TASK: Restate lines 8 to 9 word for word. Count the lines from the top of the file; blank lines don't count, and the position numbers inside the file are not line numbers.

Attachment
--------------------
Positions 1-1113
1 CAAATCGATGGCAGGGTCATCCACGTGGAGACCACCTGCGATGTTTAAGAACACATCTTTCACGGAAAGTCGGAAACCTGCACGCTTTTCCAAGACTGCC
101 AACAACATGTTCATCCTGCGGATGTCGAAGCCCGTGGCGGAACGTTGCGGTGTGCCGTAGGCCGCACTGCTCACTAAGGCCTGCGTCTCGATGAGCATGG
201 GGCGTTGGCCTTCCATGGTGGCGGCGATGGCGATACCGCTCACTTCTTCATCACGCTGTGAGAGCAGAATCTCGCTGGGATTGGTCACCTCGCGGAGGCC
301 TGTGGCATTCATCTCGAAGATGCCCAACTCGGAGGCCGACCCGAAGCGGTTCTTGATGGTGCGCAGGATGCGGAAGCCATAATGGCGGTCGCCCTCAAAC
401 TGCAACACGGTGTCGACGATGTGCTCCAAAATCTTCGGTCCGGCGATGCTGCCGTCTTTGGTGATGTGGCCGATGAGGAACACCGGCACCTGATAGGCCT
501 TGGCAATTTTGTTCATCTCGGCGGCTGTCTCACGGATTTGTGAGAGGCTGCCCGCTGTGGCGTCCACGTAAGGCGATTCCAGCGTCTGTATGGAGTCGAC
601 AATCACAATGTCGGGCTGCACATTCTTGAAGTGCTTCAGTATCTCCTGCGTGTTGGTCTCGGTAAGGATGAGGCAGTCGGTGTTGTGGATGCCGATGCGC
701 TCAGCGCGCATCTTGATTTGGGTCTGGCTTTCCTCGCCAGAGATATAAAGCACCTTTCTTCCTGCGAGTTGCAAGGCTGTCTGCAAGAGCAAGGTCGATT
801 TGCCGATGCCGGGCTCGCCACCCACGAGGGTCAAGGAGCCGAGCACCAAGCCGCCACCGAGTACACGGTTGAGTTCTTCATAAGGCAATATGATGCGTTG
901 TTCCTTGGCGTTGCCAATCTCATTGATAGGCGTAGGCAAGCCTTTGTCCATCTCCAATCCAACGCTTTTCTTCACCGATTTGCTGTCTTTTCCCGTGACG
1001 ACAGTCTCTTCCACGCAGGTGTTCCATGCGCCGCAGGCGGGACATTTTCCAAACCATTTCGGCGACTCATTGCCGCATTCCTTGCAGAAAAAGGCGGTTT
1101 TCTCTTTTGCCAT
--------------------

601 AATCACAATGTCGGGCTGCACATTCTTGAAGTGCTTCAGTATCTCCTGCGTGTTGGTCTCGGTAAGGATGAGGCAGTCGGTGTTGTGGATGCCGATGCGC
701 TCAGCGCGCATCTTGATTTGGGTCTGGCTTTCCTCGCCAGAGATATAAAGCACCTTTCTTCCTGCGAGTTGCAAGGCTGTCTGCAAGAGCAAGGTCGATT